I hear the question a lot – “What kind of fertilizer do you use?” The answer is a moving target. So far this year I’ve used various combinations of six different fertilizers.
My go-to fertilizers remain cottonseed meal and fish emulsion. They are affordable and they keep my trees healthy. It’s not the cleanest solution nor does it smell great, but overall the approach works well for me.
I’m also using limited amounts of two fertilizers I’ve used before: Dr. Earth Life pellets – another organic option – and Miracle Gro. I tend to prefer organic fertilizers to inorganic ones, but I know people don’t always have options and I want to have a good idea of how different fertilizers can work for my trees.
Dissolved Life pellets from Dr. Earth
I’m currently experimenting with two additional fertilizers. The first is Sumo Cakes – handmade fertilizer balls with an NPK rating of 4.8-4.8-4.8. Ingredients range from alfalfa meal to zinc sulfate with a variety both plant and animal based nutrients. I received a sample for testing purposes and look forward to learning more.
The second fertilizer I’m experimenting with is from Japan – Tosho brand Omakase pellets, aka OOF (Odorless Organic Fertilizer). As the name OOF suggests, one of its primary good points is that the fertilizer doesn’t have a strong smell – the idea being that insects and animals are less likely to take in interest in it and eat or otherwise steal it away from our trees.
I’ve used this fertilizer before but have had trouble finding it so I brought some in from Japan (see Omakase for details). I’m very curious to see how the bonsai like it.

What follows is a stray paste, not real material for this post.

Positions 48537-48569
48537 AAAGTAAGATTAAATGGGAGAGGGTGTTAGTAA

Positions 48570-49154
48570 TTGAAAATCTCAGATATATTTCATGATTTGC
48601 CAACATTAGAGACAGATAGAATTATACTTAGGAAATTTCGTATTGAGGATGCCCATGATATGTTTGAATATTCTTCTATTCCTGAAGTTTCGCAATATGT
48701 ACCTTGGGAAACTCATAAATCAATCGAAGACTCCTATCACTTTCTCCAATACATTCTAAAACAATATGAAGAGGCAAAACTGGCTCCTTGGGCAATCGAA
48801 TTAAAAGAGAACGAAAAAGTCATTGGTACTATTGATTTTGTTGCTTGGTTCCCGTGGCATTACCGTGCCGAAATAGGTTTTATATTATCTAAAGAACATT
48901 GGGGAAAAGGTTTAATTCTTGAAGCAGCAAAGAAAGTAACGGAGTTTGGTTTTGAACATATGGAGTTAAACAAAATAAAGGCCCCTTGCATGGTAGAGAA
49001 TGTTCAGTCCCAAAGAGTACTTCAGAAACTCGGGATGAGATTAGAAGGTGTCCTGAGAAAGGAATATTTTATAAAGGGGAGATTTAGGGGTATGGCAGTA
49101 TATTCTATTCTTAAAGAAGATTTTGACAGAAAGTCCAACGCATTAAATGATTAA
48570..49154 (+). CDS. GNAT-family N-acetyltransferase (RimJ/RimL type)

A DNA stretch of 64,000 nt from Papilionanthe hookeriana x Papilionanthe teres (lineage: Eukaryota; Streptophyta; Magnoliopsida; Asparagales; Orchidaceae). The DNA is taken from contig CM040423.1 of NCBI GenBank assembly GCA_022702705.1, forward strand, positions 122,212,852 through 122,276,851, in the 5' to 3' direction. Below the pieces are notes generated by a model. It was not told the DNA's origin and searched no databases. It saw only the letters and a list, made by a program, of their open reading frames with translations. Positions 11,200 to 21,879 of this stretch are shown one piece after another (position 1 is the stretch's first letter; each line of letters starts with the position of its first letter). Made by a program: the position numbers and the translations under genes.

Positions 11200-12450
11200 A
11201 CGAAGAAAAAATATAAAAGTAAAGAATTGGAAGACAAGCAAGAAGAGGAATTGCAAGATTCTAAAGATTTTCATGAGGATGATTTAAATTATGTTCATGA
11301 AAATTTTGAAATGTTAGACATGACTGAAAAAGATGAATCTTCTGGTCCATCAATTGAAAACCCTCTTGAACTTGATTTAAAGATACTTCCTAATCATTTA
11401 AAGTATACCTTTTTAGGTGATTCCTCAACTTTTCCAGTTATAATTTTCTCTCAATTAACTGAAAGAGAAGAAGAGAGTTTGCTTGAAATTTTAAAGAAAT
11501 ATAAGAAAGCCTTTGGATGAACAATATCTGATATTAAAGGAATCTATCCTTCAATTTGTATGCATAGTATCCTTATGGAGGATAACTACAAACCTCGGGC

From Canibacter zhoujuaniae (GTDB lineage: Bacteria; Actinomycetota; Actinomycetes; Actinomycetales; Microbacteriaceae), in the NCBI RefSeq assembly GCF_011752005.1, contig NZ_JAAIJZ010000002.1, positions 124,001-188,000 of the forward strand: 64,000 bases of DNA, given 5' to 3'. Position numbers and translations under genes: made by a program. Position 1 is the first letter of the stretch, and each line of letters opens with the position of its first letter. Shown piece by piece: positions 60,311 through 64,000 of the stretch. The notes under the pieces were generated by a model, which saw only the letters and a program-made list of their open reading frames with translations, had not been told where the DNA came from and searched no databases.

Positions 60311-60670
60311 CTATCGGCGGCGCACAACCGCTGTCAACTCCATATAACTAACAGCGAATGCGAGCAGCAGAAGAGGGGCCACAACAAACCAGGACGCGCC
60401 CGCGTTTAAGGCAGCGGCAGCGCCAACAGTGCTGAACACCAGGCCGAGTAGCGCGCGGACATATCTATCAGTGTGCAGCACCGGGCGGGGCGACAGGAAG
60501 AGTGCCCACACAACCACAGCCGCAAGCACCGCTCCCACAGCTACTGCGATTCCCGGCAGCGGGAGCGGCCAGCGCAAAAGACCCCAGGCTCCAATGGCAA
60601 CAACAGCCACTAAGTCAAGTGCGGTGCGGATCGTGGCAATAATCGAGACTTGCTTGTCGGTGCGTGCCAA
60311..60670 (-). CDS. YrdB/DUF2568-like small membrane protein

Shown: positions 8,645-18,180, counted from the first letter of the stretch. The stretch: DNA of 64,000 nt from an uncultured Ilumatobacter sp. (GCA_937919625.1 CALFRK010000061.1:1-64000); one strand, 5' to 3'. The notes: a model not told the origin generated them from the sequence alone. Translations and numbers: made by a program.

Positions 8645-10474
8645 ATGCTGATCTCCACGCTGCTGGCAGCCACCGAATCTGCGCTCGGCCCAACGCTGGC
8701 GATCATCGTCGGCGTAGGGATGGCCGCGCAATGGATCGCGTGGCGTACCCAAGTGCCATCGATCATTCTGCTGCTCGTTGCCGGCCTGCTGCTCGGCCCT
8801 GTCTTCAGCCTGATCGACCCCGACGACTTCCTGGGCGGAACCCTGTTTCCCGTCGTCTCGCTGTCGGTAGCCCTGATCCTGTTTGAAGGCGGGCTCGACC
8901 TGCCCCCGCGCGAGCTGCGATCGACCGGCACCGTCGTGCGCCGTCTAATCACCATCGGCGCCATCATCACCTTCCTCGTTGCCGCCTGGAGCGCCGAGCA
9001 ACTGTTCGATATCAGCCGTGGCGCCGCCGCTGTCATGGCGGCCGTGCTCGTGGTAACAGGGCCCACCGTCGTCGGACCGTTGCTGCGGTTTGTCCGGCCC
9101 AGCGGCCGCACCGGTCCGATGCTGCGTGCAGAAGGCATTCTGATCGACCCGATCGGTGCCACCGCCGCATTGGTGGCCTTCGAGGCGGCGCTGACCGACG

As for how I apply fertilizer, I use liquids through a watering can, apply solid fertilizers directly to the soil, and use tea bags filled with different fertilizers. Each has its good and bad points. I love using liquid fertilizers – they are easy to dilute and fast acting – but feeding a large collection with a watering can can take a long time.
I love the simplicity of dumping mounds of dry fertilizers directly on the surface of the soil, but this can have adverse effects on drainage and looks messy.
Nothing is faster than applying – or cleaning up – tea bags filled with fertilizer, and nothing is slower than filling them up. Not everyone thinks they look good either. But my favorite thing about them is that it’s easy to see at a glance how much food the tree is getting.
Teabags filled with organic fertilizer
Almost every tree in the garden has some sort of dry fertilizer on it – many have two or more – and almost every tree gets liquid fertilizer between one and four times per month. I like it when trees get different fertilizers as it’s a good way to spread the benefits that each fertilizer offers.
Tea bags filled with Dr. Earth Life pellets – mound of cottonseed meal in the foreground
Dango – Omakase pellets – and tea bag filled with cottonseed meal
And so the experiments continue. I hope to learn a few things about bonsai fertilizer this summer, and to find new fertilizers to experiment with next year.
A teabag nestled among exposed roots
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